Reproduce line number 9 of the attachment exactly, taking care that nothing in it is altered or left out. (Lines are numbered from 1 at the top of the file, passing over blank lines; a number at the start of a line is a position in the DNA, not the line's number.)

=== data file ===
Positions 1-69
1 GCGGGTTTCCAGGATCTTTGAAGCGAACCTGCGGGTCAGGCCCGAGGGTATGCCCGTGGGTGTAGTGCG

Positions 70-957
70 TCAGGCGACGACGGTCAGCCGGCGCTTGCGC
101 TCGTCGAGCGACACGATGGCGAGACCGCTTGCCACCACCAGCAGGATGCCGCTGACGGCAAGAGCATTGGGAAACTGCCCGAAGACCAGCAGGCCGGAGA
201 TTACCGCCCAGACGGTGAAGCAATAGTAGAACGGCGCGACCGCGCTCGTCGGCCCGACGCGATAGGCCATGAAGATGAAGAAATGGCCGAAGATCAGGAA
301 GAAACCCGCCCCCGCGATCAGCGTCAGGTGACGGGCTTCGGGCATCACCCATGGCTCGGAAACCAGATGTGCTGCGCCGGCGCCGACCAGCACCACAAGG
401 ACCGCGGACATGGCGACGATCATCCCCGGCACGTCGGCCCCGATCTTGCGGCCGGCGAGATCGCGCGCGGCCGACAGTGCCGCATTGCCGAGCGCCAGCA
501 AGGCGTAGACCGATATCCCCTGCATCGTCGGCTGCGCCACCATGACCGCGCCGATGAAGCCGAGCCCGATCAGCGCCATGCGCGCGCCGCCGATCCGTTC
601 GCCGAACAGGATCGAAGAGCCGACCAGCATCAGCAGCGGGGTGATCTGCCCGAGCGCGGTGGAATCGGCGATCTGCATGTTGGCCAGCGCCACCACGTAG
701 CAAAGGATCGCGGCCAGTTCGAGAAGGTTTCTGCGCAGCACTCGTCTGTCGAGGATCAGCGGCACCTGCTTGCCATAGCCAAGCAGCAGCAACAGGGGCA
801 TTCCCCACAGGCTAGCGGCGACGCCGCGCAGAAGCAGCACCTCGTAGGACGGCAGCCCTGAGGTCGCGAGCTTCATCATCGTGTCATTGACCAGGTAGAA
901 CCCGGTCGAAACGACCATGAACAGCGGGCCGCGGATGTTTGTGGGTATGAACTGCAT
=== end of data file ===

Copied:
501 AGGCGTAGACCGATATCCCCTGCATCGTCGGCTGCGCCACCATGACCGCGCCGATGAAGCCGAGCCCGATCAGCGCCATGCGCGCGCCGCCGATCCGTTC